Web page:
Clyde Stubblefield Dies At 73

Clyde Stubblefield Dies At 73, James Brown’s Most Sampled Drummer

Now anyone who knows the genius of James Brown knows that that man kept “the pocket” thumping. Sadly, one of the drivers of Brown’s most iconic grooves—and one of hip-hop’s most sampled drummers—Clyde Stubblefield, has died. He was 73.

 Stubblefield died of kidney failure at a Madison, Wisconsin, hospital on Saturday, according to the Associated Press.

In the 1960s and 70s, Clyde Stubblefield was the beat behind Brown classics such as “Cold Sweat,” “Say It Loud—I’m Black and I’m Proud,” “I’ve Got the Feelin’,” and the album Sex Machine, but he was best known for a short solo on Brown’s 1970 single, “Funky Drummer.”

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Rolling Stone reports that “Funky Drummer” was sampled on over 1,000 songs. His drum loops were featured on innumerable hip-hop classics including Public Enemy’s “Fight the Power,” Dr. Dre’s “Let Me Ride,” LL Cool J’s “Mama Said Knock You Out” and Run-D.M.C.’s “Run’s House.” “Funky Drummer” also found its way to Ed Sheeran’s “Shirtsleeves” and George Michael’s “Freedom ’90,” the magazine said.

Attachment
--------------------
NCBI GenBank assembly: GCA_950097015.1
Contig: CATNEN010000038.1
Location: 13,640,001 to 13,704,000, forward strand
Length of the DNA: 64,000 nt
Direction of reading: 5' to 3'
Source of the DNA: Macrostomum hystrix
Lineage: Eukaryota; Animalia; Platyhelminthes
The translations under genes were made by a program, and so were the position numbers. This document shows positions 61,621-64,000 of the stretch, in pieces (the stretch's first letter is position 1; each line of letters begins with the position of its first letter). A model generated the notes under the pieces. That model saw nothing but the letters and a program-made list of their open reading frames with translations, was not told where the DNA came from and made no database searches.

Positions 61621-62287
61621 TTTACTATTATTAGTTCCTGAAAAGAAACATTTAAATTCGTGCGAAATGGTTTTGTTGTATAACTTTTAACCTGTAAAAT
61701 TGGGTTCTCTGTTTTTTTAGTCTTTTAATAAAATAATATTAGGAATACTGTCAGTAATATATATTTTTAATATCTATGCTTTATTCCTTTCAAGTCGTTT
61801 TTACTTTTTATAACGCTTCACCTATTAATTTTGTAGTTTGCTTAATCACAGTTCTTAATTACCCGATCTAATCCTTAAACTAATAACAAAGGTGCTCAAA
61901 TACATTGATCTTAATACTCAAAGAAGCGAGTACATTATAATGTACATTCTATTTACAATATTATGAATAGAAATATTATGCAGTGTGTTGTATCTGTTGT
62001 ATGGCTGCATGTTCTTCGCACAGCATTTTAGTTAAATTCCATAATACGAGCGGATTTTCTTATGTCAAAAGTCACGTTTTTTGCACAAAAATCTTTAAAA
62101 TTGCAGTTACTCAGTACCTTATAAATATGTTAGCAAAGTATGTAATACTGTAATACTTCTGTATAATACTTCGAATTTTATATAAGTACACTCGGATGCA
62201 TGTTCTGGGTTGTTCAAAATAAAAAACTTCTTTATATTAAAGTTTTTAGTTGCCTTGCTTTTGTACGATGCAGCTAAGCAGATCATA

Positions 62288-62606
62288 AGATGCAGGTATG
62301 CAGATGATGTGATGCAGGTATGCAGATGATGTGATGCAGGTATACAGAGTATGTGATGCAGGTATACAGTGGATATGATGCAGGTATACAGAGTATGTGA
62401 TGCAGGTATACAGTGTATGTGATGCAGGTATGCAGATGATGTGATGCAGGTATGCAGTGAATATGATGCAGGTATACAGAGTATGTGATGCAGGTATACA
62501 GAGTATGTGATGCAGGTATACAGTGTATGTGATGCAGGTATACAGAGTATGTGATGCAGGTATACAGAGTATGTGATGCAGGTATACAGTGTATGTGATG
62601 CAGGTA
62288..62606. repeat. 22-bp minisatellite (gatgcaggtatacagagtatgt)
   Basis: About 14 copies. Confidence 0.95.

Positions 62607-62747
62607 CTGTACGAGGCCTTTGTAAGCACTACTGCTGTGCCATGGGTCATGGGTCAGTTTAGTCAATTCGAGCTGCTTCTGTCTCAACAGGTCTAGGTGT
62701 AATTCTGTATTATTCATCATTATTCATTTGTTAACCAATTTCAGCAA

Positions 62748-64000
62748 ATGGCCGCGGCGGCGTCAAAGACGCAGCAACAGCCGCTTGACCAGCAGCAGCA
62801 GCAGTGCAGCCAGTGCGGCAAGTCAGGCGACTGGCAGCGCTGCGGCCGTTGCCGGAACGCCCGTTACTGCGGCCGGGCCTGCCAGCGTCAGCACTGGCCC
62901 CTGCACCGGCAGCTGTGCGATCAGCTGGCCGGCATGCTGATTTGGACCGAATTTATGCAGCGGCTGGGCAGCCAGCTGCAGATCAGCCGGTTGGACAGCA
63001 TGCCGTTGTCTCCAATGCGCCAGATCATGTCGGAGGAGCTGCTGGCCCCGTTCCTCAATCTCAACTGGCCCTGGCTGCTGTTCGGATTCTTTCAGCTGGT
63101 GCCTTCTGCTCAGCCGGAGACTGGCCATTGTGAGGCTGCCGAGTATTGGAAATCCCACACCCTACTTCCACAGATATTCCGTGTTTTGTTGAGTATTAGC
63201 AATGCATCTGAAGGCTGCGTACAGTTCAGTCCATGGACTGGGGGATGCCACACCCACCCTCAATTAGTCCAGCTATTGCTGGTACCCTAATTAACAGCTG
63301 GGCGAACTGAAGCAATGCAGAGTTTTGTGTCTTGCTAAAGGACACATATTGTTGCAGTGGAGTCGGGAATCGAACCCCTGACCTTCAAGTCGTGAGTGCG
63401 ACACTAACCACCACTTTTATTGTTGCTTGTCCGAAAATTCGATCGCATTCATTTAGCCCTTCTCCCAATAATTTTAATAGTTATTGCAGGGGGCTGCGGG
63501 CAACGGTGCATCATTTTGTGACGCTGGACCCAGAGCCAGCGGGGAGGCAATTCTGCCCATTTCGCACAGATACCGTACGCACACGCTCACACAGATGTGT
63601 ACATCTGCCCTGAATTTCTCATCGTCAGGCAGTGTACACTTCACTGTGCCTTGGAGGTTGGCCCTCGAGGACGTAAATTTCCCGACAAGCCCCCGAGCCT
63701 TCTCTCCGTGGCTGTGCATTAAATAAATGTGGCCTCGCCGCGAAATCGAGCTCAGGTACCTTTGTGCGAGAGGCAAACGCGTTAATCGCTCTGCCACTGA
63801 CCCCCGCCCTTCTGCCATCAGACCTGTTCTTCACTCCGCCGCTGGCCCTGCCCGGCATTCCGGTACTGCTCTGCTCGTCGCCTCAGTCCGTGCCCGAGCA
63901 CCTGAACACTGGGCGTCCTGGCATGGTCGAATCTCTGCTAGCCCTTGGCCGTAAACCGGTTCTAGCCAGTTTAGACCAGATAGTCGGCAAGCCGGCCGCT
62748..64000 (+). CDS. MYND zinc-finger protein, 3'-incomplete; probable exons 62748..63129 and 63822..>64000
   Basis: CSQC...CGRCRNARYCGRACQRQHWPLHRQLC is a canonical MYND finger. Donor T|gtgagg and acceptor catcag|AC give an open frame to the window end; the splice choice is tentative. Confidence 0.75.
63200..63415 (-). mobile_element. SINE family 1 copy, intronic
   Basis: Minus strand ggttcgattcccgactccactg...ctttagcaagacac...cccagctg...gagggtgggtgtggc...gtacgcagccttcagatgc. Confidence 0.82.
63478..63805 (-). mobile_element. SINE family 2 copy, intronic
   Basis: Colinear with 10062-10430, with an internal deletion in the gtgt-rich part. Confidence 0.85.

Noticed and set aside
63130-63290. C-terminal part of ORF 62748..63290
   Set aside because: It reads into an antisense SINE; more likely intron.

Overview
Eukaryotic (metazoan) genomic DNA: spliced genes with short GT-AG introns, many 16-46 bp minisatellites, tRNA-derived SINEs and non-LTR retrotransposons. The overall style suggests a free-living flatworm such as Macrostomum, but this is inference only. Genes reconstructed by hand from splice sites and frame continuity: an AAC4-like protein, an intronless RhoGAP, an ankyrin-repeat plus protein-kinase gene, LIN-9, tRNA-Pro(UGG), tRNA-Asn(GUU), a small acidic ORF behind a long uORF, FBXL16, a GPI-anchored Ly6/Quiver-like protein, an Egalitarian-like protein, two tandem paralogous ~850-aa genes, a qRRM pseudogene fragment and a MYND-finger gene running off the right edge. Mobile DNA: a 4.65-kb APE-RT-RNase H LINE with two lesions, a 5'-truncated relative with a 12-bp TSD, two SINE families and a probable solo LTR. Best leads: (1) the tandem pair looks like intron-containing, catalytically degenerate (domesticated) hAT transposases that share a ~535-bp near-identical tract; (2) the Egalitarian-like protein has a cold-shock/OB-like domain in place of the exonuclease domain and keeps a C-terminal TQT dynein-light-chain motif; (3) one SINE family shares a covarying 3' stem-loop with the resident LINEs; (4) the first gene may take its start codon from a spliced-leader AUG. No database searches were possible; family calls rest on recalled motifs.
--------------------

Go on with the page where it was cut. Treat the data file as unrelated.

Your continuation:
Although Clyde Stubblefield’s wife Jody Hennon said the stick man saw “very little” in royalties, she said he never expected them. But his genius was recognized—and rewarded—by other musicians.

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